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I want to be able to fork a process and have the child and parent have a bi-directional link using pipes. I create 2 pipes and make parent read from the end of 1st pipe and write to the beginning of the second and vice versa but I'm running into some issues.

A short version of the code is here (error checking omitted)

void PlayGame(int in, int out, int first, int id){  
    FILE *inStream = fdopen(in, "r");
    FILE *outStream = fdopen(out, "w");

    if (first) fputc( id, outStream);
        int c = fgetc(inStream);
        printf("process %d has read %d\n", id, c);
        fputc( id, outStream);

int main (void){
    int fd[2];
    int fd1[2];

    pid_t pid = fork();

    if (pid == 0){
        PlayGame(fd[0], fd1[1], 0, 1);
    PlayGame(fd1[0], fd[1], 1, 2);

What I want to achieve is that a parent writes a character to the pipe and the child waits until it receives a char and then writes its response and waits again for the parent. What am I doing wrong here?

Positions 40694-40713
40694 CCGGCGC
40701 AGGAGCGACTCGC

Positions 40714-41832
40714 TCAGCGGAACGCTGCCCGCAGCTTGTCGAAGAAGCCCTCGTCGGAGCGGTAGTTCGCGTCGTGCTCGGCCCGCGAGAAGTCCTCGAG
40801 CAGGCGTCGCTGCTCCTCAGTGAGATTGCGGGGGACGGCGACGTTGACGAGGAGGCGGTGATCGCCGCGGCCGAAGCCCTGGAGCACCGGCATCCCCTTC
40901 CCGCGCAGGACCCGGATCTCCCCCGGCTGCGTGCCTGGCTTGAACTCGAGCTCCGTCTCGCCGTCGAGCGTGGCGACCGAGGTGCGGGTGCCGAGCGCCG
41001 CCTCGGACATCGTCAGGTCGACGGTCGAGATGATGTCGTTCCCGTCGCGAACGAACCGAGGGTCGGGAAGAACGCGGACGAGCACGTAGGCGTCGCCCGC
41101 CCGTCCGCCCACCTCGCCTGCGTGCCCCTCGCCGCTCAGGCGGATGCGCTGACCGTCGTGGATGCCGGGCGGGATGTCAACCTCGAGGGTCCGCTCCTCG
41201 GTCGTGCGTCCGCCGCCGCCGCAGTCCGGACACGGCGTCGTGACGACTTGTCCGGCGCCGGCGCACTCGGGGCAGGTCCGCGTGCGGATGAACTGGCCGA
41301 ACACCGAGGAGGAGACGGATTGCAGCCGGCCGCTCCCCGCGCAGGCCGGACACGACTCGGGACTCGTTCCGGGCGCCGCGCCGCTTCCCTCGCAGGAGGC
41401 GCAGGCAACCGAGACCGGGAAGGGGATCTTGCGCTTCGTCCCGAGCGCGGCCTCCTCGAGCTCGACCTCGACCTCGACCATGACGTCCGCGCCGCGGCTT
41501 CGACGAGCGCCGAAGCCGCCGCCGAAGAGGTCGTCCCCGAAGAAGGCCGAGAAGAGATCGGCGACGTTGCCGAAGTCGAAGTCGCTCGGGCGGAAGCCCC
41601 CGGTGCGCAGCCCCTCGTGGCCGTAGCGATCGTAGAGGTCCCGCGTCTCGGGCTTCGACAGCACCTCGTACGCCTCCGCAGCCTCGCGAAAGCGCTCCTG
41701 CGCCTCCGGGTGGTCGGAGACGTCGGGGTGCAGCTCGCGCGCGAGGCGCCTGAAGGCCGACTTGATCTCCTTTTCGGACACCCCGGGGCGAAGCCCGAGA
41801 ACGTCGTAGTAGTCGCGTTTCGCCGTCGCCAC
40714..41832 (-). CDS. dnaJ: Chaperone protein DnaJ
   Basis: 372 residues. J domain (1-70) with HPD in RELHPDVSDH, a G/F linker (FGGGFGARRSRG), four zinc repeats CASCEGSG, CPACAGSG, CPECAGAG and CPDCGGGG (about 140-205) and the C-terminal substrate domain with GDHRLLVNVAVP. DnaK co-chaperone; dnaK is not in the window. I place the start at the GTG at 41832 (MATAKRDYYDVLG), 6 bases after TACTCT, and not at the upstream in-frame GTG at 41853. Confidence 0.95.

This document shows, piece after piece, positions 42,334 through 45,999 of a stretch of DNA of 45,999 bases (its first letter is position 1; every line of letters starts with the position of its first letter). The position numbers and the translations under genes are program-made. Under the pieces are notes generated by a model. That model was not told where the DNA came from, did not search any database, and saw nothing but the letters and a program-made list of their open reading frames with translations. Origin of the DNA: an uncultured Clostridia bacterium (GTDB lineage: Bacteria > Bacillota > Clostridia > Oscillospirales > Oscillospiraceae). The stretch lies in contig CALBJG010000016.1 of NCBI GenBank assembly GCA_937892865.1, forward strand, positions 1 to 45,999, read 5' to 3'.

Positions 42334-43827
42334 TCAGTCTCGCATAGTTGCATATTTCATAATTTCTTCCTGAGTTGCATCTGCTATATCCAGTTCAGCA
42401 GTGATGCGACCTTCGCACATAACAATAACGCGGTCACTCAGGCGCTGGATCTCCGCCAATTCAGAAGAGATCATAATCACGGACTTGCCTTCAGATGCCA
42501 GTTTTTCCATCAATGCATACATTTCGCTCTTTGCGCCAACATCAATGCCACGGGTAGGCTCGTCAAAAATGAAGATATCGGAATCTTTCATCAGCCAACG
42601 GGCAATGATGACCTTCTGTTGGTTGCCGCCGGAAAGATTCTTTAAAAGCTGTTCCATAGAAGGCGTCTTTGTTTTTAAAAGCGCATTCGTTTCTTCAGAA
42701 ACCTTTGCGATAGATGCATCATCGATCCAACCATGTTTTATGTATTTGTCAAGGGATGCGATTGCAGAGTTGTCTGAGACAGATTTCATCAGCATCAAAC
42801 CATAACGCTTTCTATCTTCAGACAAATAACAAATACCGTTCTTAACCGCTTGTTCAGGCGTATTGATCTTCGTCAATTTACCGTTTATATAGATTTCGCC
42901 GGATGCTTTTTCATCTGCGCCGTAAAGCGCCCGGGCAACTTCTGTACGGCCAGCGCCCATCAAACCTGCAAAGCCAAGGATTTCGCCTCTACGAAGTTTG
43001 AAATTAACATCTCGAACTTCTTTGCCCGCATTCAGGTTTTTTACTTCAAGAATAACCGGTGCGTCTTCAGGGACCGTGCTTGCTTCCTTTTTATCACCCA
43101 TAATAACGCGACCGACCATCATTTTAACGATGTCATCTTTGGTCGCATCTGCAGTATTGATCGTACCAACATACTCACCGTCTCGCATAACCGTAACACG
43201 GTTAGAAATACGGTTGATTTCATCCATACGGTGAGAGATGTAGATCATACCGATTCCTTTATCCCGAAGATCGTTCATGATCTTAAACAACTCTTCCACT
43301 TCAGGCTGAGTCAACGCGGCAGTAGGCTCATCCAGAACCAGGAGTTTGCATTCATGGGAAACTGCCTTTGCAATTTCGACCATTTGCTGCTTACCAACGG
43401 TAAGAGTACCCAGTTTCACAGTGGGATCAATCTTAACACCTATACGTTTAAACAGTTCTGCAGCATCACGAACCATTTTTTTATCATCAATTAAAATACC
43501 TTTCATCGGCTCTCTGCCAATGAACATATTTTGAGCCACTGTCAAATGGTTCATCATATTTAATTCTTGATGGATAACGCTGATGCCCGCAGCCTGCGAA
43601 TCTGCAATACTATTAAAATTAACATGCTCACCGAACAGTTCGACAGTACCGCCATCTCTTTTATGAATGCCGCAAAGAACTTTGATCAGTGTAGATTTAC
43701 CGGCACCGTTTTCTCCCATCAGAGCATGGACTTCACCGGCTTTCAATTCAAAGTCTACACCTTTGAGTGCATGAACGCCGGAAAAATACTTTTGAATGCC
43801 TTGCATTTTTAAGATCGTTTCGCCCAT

Both the parent and the child get stuck at the first call to

int c = fgetc(inStream);
share|improve this question
up vote 5 down vote accepted

stdio (fputc and friends) are buffered by default, meaning that the fputc() doesn't actually write the byte to the pipe, but stores it in-memory to be written out when the buffer is later flushed.

You can either do an fflush(outStream) after the fputc, or do a setvbuf(outStream, NULL, _IONBF, 0); after the fdopen in order to turn off buffering on that file.

share|improve this answer
fflush did the trick. Thanks – randomThought Feb 20 '11 at 9:20

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